EA Sunrise
« on: November 19, 2018, 03:31:33 PM »


This was a cool photo taken by a local San Diego photographer about 40 minutes before sunrise on the morning of November 14th..

According to TimeandDate, the sun was over the South Atlantic off the coast of Brazil.

That's over 6200 miles away from San Diego.
The sun had risen in El Paso, TX. (600 miles to the east)
The sun had not yet risen in Tucson, AZ. (365 miles to the east)

The bottom of the clouds in the photograph that are being illuminated by the pre-sunrise sun is at an altitude of 15,000 ft.

I cannot find any way for this to be possible in any current flat earth model that does not integrate the Electromagnetic Accelerator theory.



A problem with EAT as a flat earth solution though is that it contradicts many other elements of more standard flat earth models, including some of the key experiments described in Earth Not a Globe.

EAT would explain how/why celestial objects can appear to descend to the horizon and be occluded by the earth. It would explain how we all see the same face of the moon regardless of our location on earth. It would explain phenomena like these clouds being lit from below.

EAT was proposed (by Parsifal, I believe) 10 years ago, resulting in a hypothesis and a preliminary formula but little else.  And it's been disparaged as "bendy light" when it's proposed (without integration with the rest of a flat earth model) as a possible flat earth answer to some observable phenomena that would seem otherwise inexplicable on a flat earth. But the concept merits barely a mention in the TFES wiki and what is there hasn't been substantively edited since it's version publication.

I'm an EA skeptic, but I think it's the best hope for building out a viable flat earth model. Is there any discussion to be had on how progress might be made on this front? How might an experiment be constructed to test for EA? How can EA on a flat earth be distinguishable from no-EA on a spherical earth?
« Last Edit: November 22, 2018, 03:43:24 PM by Bobby Shafto »

Re: EA Sunrise
« Reply #1 on: November 22, 2018, 03:42:59 PM »
There's also the phenomenon of clouds at higher altitudes still being lit by the sun after sunset while lower clouds are not.



Without EA, I tried to work out a way for the sun's pattern on the earth to be governed by a spotlight effect, and that maybe the albedo of the ocean to the west and maybe the Sea of Cortez or Sonoran desert to the east (of San Diego) could be reflecting and lighting clouds from beneath or highlighting higher clouds and leaving lower clouds in shadow.

But straight line geometry doesn't work. Only if sunlight bends upward and away from earth, by whatever mechanism, can I see how that would work.

Refraction can bend light away from the surface of earth, as in the creation of inferior mirage, but those are localized, near-surface, low angle of incidence conditions and not explicable for phenomenon requires hundreds to thousands of miles of sunlight travel and over tens of thousands of feet of altitude. The layered density of the atmo-layer is just not constructed that way to produce that kind of lensing.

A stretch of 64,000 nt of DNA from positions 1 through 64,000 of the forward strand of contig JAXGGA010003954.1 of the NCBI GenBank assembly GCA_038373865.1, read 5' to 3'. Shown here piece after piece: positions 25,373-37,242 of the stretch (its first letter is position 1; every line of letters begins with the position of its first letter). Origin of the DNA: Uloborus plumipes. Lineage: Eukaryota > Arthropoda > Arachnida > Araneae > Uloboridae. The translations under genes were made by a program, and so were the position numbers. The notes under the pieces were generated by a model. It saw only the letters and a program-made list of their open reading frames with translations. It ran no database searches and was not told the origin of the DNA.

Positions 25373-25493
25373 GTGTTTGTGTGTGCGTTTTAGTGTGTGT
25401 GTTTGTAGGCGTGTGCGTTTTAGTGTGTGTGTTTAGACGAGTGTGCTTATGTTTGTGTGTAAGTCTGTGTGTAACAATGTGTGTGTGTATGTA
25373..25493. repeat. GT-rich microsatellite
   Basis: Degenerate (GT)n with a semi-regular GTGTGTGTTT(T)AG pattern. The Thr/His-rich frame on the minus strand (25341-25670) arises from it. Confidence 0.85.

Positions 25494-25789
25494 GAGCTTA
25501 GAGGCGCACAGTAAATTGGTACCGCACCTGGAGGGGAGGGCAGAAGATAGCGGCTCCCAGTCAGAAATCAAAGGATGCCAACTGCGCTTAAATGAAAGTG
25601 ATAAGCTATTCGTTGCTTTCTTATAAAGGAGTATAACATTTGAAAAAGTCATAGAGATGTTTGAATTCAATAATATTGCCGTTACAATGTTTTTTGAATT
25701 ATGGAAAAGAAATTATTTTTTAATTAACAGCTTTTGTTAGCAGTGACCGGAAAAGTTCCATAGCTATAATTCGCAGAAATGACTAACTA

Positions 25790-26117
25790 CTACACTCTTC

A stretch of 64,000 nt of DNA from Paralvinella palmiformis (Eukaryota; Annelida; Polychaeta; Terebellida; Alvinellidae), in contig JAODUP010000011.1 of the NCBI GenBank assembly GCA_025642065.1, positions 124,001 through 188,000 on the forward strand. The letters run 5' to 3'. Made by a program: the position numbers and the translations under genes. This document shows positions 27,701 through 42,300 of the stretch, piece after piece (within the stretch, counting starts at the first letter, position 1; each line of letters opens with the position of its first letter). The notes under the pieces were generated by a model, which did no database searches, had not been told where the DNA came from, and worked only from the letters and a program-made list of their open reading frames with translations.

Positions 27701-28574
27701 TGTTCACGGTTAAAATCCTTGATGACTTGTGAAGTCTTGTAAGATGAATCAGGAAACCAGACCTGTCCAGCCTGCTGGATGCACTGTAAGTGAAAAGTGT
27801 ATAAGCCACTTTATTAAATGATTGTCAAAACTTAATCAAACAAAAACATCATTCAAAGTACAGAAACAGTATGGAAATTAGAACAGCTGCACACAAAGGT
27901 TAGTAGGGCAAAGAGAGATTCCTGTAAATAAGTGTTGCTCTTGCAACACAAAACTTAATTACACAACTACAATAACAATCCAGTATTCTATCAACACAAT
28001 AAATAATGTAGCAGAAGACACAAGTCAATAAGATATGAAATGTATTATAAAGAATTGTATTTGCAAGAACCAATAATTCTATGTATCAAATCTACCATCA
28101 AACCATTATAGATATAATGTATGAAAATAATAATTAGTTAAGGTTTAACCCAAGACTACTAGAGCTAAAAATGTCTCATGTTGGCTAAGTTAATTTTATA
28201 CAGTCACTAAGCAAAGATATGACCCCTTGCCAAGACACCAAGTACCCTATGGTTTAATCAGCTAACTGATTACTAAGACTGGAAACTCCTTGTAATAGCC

The hypothetical EA could account for it, but only if it's true.


Offline edby

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Re: EA Sunrise
« Reply #2 on: November 25, 2018, 12:09:43 PM »
Walter Bislin’s model provides a neat explanation of bendy light.
His hypothesis is that the earth is flat, but that light bends in such a way that the earth appears to be a globe, i.e. appears exactly the way it would appear if light travelled in straight lines. It’s a neat explanation because we can re-use all of the RE theoretical explanations (based on the assumption of non-bending light) but reinterpret them in light of the fact that the earth is flat.

He notes the problem that ‘There are no known physical laws that can bend light so much and in this exact fashion to produce the real observations as shown in this Model.’

However this is fallacious. We do have the physical laws, namely those provided by RET, we are merely changing the underlying assumption that these laws are explained by a globe earth, to account for the fact that the earth is flat.

Re: EA Sunrise
« Reply #3 on: November 26, 2018, 04:57:59 AM »
His hypothesis is that the earth is flat, but that light bends in such a way that the earth appears to be a globe...
It's a hypothetical hypothesis for when he puts on his flat earth advocate hat to try to actually model a flat earth.

But it's not uniquely his. Actual flat earth (not role-playing) advocates hypothesize the same thing. For instance, it's an argument made by the Electromagnetic Accelerator Theory that was we might deduce as earth convexity is actually the illusion created by light bending upwards.

But even those who don't subscribe to EAT can also be seen explaining was appears to be convexity to actually be light bending. Tom linked to a video that actually had some pretty good animation of that, but it's since been deleted for some reason. Zorbakim has been on here pitching a not-very-good explanation for how perspective causes that "curve" appearance by explaining it's light that bends, not the earth. Others ascribe it to refraction. Others to lensing by the atmosphere due to moisture.